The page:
Lunch is the best part of the day, we huddle around Amanda’s AGA oven for our favourite pho or chicken rolls from the local bakery ‘Irma’s Delights’. Following this, team will regroup over sugar and make a new project list for the afternoon. And on some days I will go out sourcing or have client presentations – one of the most stressful parts of the job is whether or not our printer decides to work.

And, a typical day for me when we are working on a project like Spring Racing Carnival (yesterday!) involves…

Being onsite or installing could be from 6am to 1am the following morning.

I supervise the creative production of projects with an incredible array of makers.

We will visit suppliers such as builders, metal workers, sign makers, seamstresses and florists to create mock up installations. We might start the day at a factory and end up at a furniture showroom or rose farm!

In between this, I am often sourcing hire and styling items, organising staff, updating presentations for clients and juggling budgets.

The most rewarding part of my job is…

I have been really lucky to work with some of the most talented people in the industry at Gloss: creative producers, an interior architect, graphic designers and event managers. I’ve been able to learn so much from these amazing mentors.

I get to go on a lot of interstate trips for runways and events, where we work in so many amazing locations: from private houses, to architectural sites and restaurants.

My favourite part might actually be all the plants and flowers we get to take home after events, but there are actually way too many rewards to list here…

On the other hand, the most challenging aspect is…

… letting go of ideas you become attached to. Concepts can change so quickly with timing and budget restraints, and it can be hard to let go of the image you have in your mind.

I work to tight deadlines, but that’s not always a bad thing – I’m definitely a fan of the last minute, you can make amazing things happen when you’re under pressure. I’m actually writing this on four-hours sleep on the last leg of a three-week install!

The culture of my workplace is…

Our studio culture is really positive – there’s a lot of freedom to contribute to projects. It’s actually really relaxed, but we are always working to take things to the next level. We all get super excited about our ideas and that’s what makes it fun.

At work, I’m always…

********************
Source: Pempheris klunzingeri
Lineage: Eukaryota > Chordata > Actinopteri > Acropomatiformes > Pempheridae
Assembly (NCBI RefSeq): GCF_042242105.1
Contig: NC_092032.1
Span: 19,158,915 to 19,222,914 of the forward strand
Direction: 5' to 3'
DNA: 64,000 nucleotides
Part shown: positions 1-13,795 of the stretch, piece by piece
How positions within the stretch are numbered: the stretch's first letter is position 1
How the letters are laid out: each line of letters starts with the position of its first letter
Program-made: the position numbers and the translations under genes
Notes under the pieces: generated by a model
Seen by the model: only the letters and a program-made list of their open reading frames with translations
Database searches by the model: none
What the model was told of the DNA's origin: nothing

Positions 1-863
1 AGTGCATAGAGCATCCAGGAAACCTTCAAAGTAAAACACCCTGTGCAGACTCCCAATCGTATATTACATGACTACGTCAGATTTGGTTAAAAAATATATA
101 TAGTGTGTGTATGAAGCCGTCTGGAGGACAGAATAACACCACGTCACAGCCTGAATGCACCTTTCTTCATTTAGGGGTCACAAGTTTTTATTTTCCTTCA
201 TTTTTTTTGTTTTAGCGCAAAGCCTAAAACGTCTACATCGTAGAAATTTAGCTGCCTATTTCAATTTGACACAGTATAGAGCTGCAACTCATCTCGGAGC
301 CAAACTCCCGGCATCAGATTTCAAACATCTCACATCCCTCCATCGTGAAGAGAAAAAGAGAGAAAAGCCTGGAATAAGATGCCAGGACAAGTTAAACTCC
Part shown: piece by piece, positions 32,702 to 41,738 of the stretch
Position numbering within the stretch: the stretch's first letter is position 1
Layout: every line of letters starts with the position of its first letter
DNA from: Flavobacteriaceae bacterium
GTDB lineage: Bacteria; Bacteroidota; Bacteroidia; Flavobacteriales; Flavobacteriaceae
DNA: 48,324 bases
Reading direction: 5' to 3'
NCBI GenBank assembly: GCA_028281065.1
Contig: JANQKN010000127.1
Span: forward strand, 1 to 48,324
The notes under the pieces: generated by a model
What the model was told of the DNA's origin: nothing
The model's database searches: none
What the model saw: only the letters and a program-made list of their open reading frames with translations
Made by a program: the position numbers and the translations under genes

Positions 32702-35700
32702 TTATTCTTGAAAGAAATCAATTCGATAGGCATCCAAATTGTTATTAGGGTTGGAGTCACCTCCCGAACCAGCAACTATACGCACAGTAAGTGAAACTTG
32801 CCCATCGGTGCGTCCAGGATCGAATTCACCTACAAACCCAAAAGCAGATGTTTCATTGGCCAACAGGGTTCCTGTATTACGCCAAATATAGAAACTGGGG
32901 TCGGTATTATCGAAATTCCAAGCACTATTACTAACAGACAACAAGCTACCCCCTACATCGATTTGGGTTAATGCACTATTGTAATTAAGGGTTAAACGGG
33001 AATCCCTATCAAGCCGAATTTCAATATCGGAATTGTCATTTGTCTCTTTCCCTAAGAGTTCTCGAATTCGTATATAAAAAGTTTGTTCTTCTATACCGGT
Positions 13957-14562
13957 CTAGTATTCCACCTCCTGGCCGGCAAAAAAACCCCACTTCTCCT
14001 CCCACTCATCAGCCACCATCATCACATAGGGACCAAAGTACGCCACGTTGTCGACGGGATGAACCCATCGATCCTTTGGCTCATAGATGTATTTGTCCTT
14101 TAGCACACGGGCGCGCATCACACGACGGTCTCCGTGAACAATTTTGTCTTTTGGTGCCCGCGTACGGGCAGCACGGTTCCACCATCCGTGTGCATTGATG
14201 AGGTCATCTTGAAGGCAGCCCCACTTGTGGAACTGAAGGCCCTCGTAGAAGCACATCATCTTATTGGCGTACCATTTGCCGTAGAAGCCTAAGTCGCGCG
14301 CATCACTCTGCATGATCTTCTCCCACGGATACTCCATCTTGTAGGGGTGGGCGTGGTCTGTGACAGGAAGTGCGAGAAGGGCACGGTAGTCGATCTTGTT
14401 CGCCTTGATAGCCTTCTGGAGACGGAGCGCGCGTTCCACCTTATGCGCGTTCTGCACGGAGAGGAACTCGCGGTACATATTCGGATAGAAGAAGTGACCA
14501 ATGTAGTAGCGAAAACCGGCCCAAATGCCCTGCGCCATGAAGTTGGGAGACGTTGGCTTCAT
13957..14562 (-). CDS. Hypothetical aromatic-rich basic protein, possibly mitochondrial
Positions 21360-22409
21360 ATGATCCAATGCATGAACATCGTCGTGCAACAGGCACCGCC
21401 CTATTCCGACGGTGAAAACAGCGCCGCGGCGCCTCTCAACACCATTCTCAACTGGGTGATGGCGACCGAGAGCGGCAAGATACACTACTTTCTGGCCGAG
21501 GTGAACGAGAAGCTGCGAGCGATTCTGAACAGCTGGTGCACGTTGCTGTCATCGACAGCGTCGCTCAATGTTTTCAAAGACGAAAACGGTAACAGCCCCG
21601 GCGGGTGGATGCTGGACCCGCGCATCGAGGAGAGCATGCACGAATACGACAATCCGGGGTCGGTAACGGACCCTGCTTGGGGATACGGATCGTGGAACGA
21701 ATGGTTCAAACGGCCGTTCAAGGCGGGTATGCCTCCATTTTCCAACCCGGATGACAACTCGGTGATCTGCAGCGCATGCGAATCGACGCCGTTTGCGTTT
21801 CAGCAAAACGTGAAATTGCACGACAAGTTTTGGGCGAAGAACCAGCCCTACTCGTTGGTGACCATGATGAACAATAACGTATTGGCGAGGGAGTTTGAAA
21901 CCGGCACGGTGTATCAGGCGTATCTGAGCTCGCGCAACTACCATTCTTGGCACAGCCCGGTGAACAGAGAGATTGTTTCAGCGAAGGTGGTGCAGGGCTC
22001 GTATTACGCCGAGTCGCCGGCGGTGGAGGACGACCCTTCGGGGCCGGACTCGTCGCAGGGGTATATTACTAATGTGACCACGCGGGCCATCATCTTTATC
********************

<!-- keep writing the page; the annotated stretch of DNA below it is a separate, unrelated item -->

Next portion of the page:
According to Amanda, I am a diplomatic and prolific email writer, and arbiter of cool – I’ll take that!

On Job Day at school, I dressed up as…

I didn’t have one, but I originally thought I would like to become a graphic designer or web designer.

My idea of the perfect workplace is…

Our studio has plenty of natural light, a beautiful view of the garden through the seasons and lots of exciting flower deliveries. In contrast, my desk is organised chaos – lots of samples, a landslide of floor plans and all the creative documents we’re working on.

The best piece of advice I’ve received is…

All problems can be solved. There will often be a last minute ‘crisis’ where we need signage, 300 new chairs or interstate building materials, but it just takes time and amazing suppliers for all things to be worked out. Perspective is really important.

I’m a little suspicious when things run too smoothly – you have to expect that something will go wrong and try to pre-empt it before it happens.

Over the years, Gloss Creative has…

When I started, I assisted on installations and now I’m involved across all stages from creativity, client liaison, project management and production.

The type of projects we work on has also evolved since I began, I started out visual merchandising and now we work more on events and temporary installations, so my career path has completely transformed.

In the next five years, I’d like to…

I actually don’t even think about the next five years, because what’s happening now is so exciting.

‘Your back up plan is just a waiting room for the real deal.’ – Jehanne Postma.